By Trevor Suffield
Nov. 6, 2008
October was an eventful time for Charleswood-St.James-Assiniboia MP Steven Fletcher.
First he was re-elected in the Oct. 14 federal election. Then he was appointed the Minister of State for Democratic Reform as part of Prime Minister Stephen Harper’s cabinet shakeup on Oct. 30.
Now a member of the Treasury Board led by Vic Toews, Fletcher will continue to split his time between Ottawa and Winnipeg.
Fletcher was first elected to the House of Commons in 2004. He was health critic while a member of the official opposition and has also been parliamentary secretary to then-health minister Tony Clement.
He is confident that his new duties won’t distract him from the task at hand here at home.
“I think the workload will shift in Ottawa, but my intentions (for) the riding will stay the same,” he said. “I will focus on the riding as I’ve always have.”
Fletcher won by a margin of 13,074 votes in last month’s election. He attributes his strong performance to his presence in the community and a series of ongoing community forums.
Another key, according to Fletcher, was his ability to constantly read the political landscape during the election campaign.
“The election issues actually shifted. I heard a lot about crime, then for a time it was gas prices, and then the economy took over,” said Fletcher.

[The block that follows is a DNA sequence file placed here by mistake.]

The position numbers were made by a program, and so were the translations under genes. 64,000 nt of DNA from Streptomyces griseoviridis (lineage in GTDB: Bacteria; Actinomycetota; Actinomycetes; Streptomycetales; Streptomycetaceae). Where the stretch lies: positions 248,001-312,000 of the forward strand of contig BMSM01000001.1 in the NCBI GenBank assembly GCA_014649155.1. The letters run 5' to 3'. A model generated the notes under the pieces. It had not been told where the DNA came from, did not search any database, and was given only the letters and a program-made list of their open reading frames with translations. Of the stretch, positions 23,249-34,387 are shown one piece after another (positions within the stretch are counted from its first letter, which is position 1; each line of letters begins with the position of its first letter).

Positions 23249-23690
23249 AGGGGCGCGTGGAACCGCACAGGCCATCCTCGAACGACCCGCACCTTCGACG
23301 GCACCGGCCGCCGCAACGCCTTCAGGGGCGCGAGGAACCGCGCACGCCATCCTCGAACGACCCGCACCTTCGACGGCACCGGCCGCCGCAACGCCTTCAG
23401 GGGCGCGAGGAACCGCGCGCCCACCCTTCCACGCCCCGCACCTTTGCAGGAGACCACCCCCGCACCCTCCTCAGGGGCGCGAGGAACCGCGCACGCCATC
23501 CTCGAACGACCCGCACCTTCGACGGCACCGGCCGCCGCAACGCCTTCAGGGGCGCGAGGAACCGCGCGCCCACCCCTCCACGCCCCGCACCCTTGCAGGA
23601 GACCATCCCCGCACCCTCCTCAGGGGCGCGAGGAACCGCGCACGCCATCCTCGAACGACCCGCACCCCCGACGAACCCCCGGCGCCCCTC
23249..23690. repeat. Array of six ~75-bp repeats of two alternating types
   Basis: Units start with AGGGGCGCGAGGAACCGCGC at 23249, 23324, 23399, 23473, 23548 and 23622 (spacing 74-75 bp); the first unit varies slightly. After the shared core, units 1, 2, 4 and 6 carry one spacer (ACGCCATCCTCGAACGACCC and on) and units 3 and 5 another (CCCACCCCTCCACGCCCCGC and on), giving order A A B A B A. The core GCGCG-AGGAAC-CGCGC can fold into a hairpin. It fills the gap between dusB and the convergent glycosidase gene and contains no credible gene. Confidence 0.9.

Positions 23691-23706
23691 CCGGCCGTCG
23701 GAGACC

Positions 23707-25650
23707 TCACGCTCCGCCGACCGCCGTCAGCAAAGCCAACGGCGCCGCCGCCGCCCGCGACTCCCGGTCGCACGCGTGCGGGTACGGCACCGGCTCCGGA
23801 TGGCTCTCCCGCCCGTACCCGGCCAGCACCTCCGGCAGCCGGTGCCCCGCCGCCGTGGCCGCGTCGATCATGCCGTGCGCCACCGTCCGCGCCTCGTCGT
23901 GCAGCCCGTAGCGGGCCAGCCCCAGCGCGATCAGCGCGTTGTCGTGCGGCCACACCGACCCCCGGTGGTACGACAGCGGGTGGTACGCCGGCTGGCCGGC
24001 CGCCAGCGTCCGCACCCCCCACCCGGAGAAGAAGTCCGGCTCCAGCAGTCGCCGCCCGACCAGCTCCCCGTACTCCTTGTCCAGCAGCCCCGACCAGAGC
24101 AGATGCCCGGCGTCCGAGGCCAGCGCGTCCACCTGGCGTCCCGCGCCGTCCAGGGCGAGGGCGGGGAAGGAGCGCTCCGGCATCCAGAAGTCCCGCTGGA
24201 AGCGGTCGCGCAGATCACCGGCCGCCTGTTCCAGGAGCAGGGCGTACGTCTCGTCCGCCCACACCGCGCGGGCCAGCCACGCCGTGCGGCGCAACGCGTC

Much of the current political focus in Ottawa is on the economy. However, Fletcher said crime remains a major issue, even though crime is actually down by 33% in his riding from this time last year, according to the city’s latest CrimeStat report.
“I’m hoping that the revolving door strategy of the previous government will come to an end and the people who do the crime do their time,” he said.
Even though the Conservatives failed to form a majority government, Fletcher said he doesn’t consider the result a major setback. The Conservatives ended up with 143 seats rather than the 155 seats required to form a majority.
“I predicted a minority off the get-go with about a 136 seats,” he said. “It’s very difficult to get a majority government in Canada.”
Fletcher is excited about his new position in Ottawa, but said he feels no added pressure about the fact he is now one of Manitoba’s senior MPs.
“The most pressure I’ve ever experienced in my life (was) in the years following my crash,” said Fletcher, who was paralyzed from the neck down in a car crash in 1996 and now requires around the clock care.
“Nothing has even come close to that kind of pressure and stress. I had to rebuild and now to be part of that cabinet is just unbelievable. I would pinch myself if I could.”